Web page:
“The Strange History of War-Death Imagery”

From an interesting article by Charles Paul Freund on images of war dead:

    The struggle for war-image control began when a camera was first aimed at soldiers in Crimea, but that struggle is hardly founded on the absolutes implied by arguments like the one over the war coffins. The simple version of this and similar debates—that the state must hide its dead or risk growing opposition to its war—is a pointless simplification of a complex phenomenon. Yet both the state, which wants to limit these images’ exposure, and war critics, who want them disseminated, are acting as if the reaction to such images is necessarily Pavlovian.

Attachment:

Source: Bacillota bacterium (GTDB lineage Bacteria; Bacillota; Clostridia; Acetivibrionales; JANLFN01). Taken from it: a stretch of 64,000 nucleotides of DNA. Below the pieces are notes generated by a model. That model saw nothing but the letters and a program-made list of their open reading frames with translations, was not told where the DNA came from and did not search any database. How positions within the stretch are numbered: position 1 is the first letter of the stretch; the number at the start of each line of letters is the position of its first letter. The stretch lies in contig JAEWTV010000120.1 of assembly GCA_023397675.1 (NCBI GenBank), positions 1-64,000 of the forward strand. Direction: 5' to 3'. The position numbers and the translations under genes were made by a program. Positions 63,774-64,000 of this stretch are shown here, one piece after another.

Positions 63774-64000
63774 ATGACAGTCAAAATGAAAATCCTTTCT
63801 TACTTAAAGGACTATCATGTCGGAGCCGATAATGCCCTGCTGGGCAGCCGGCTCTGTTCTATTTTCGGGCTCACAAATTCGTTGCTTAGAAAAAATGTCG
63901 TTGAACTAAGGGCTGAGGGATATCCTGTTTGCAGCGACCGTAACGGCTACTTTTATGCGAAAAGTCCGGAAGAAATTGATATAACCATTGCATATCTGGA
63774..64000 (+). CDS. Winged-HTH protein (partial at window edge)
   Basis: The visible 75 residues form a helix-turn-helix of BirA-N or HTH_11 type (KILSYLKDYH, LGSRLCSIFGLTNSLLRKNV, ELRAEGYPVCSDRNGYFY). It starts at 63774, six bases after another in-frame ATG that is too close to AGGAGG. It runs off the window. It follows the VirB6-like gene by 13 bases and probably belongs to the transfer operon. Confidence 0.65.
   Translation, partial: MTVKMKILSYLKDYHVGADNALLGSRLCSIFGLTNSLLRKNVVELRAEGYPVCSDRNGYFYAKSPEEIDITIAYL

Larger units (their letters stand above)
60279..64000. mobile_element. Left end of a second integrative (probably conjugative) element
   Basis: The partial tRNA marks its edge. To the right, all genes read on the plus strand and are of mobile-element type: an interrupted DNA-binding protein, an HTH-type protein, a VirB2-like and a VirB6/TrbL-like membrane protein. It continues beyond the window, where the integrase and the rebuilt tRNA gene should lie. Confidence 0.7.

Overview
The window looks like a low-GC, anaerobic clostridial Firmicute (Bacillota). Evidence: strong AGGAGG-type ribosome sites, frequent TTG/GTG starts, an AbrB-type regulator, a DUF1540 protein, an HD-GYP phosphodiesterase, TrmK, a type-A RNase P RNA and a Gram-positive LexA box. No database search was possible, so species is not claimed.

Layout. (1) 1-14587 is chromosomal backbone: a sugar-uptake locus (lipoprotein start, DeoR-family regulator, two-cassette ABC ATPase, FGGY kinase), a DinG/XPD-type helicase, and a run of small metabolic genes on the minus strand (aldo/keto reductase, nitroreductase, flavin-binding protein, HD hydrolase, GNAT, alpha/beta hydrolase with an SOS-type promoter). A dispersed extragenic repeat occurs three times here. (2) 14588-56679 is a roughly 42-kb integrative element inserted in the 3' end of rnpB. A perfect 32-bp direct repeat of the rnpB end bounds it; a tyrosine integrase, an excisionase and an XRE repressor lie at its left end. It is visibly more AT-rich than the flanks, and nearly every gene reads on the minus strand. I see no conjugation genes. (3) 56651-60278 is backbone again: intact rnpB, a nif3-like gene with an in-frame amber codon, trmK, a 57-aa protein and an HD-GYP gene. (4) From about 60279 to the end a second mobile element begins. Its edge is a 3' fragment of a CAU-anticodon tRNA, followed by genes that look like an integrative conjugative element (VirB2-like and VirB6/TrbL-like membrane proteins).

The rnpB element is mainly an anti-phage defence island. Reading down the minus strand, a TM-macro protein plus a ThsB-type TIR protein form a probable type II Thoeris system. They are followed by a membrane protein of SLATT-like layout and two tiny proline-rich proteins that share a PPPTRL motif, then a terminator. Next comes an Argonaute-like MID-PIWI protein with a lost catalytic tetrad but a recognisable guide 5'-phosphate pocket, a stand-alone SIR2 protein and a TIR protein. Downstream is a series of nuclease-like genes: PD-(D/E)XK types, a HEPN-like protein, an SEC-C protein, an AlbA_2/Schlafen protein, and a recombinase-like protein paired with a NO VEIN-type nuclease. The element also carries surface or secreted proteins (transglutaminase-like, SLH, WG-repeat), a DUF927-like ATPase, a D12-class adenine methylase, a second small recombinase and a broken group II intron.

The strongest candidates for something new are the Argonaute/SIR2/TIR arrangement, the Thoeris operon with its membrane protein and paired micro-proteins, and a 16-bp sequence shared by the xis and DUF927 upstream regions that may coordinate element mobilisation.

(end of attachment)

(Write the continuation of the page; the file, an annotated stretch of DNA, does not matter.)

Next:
Freund is correct to write that reactions to war images are not always what one would expect them to be. (For a more in-depth study of this phenomenon, read David Perlmutter’s Photojournalism and Foreign Policy: Icons of Outrage in International Crises, which I hope to discuss in greater detail at some point.) I know plenty of yahoos whose response to photos of dead American soldiers would be something akin to, “Let’s go nuke all those ragheads!” As far as I’m concerned, the point in showing uncensored images from the war is not that they will automatically turn everyone against it. I don’t believe they will. I do believe, first, that state censorship is inherently un-American, and, second, that showing such images (of soldiers and civilians) would finally give this war the unchallenged attention it deserves. A photo of a dismembered Iraqi child might not turn a majority of the country against the war, but imagine showing one on the nightly news just once a month and then tell me that we would still be duking it out over gay marriage or Janet Jackson’s bosom. That’s why the U.S. government and its cheerleaders suppress these images–they don’t want anyone, especially the great, apathetic middle of kinda-pros and kinda-antis, to think too hard about what’s happening.